The never-ending twisting and untwisting of the coil spring (or the torsion bar) lead to inevitable loss of elasticity and spring sag. Coil springs, then, require replacement because they sag in service. A sagged coil spring upsets vehicle trim height resulting in upset wheel alignment angles, steering angles, headlight aiming, braking distribution, riding quality, tire tread life, shock life, and U-joint life.
Coil springs also break. Downsized cars are often forced to carry the same loads as their larger counterparts, mostly because people and their hauling needs did not down-size along with the cars.
The coil spring exerts a tremendous force on the control arm. Before you disconnect either control arm from the knuckle for any service operation, contain the spring with a spring compressor to prevent it from flying out and causing injury.
- To remove a coil spring, raise and support the vehicle by its frame. Let the control arm hang free.
- Remove wheels, shock absorbers, and stabilizer links. Disconnect the outer tie-rod ends from their respective arms.
- Unload the ball joints with a roll-around floor jack.
- Jack under the lower control arm from the opposite side of the vehicle.
- This allows the jack to roll back when the control arm is lowered.
- Position the jack as close to the lower ball joint as possible for maximum leverage against the spring.
- The spring is ready for the installation of the spring compressor.
A coil spring compressor is used to compress the spring before disconnecting some suspension parts.
- There are many different types of spring compressors.
- One type uses a threaded compression rod that fits through two plates, an upper and lower ball nut, a thrust washer, and a forcing nut.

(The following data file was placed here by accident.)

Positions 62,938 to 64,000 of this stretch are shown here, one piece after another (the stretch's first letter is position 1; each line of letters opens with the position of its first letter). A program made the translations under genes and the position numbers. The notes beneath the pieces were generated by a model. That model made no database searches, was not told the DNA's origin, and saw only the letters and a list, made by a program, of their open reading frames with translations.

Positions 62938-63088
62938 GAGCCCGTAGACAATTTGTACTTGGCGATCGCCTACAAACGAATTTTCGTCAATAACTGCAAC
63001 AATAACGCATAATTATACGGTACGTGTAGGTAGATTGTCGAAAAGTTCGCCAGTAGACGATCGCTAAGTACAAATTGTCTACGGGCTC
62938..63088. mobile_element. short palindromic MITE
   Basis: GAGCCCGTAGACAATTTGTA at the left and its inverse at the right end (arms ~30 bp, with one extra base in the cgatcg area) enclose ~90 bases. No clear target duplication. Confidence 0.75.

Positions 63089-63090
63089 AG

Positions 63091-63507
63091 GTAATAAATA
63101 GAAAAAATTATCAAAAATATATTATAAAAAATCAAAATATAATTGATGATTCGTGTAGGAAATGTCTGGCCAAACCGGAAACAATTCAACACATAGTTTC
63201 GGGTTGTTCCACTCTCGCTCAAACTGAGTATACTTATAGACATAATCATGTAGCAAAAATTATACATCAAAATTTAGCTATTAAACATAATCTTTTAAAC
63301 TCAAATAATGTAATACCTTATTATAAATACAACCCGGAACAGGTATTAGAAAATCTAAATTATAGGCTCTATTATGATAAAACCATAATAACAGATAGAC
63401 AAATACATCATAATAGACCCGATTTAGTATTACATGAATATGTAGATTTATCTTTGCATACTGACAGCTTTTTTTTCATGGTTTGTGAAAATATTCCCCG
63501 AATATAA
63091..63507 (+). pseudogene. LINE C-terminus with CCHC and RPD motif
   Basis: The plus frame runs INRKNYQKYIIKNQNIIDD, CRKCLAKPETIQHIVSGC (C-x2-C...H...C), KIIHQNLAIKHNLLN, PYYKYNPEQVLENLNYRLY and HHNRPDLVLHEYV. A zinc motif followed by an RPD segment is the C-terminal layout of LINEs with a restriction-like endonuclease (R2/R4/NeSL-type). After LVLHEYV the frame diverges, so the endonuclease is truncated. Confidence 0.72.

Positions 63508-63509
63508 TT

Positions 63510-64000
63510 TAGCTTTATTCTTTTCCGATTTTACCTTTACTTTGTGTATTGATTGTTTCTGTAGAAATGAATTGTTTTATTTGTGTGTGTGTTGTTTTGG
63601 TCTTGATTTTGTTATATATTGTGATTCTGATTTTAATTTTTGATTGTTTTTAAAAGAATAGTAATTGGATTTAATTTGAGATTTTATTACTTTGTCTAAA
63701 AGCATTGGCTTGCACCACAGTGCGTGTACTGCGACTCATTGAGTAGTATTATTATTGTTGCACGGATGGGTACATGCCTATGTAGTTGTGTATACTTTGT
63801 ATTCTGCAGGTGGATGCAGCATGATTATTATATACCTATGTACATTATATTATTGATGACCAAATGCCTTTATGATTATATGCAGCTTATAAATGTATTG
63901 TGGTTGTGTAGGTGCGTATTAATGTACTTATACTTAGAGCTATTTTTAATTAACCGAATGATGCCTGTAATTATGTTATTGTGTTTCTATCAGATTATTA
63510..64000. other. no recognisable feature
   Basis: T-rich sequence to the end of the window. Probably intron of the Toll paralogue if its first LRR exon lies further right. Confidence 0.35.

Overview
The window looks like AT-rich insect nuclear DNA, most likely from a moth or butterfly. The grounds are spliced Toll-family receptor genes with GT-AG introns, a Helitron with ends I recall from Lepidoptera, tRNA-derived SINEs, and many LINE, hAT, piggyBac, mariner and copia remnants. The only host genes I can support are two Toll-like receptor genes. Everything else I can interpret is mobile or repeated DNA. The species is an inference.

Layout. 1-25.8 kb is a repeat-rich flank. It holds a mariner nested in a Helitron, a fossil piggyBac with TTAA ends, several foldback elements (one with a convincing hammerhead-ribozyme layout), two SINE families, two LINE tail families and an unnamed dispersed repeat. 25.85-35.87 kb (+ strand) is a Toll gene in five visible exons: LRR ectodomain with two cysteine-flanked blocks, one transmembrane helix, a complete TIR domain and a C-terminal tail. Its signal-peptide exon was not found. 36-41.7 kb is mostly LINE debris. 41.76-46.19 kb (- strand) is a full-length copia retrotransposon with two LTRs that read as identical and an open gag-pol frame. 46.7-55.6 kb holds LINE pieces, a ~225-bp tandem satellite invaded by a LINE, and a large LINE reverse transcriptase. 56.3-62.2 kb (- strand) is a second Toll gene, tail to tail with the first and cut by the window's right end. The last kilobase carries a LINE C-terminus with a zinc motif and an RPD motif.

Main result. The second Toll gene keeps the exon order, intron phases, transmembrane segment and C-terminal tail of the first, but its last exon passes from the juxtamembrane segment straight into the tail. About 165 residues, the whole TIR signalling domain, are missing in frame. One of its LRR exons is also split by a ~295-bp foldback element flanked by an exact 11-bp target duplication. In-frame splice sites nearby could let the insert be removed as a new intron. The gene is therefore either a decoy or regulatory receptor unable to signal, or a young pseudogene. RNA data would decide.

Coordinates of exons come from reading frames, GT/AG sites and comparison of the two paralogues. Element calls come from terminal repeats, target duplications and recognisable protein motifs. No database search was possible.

- The two plates are positioned at either end of the spring.
- The compression rod fits through the plates with a ball nut at either end. The upper ball nut is pinned to the rod.
- The thrust washer and forcing nut are threaded onto the end of the rod.
- Turning the forcing nut draws the two plates together and compresses the spring.
- In some cases, it is necessary to break the tapers of both upper and lower ball joints so the steering knuckle can be moved to one side.
When this tool is expanded, it forces the ball joint stud out of the steering knuckle taper. Courtesy of American Honda Motor Co., Inc.
- If the vehicle is equipped with a strut rod, this must be disconnected at the lower control arm.
- Push the control arm down until the spring can be removed. If necessary, a pry bar can be used to remove the spring from its lower seat. Remove the spring and compressor.
- If the same spring is to be reinstalled, leave the compressor in position. If a new spring is to be used, slowly release the pressure on the tool by backing off the forcing nut.
- Compress the new spring prior to installing it.
Following completion of suspension repair jobs, a wheel alignment will be required. This will reposition suspension components so that the car will be safe to drive and will go straight without unusual tire wear.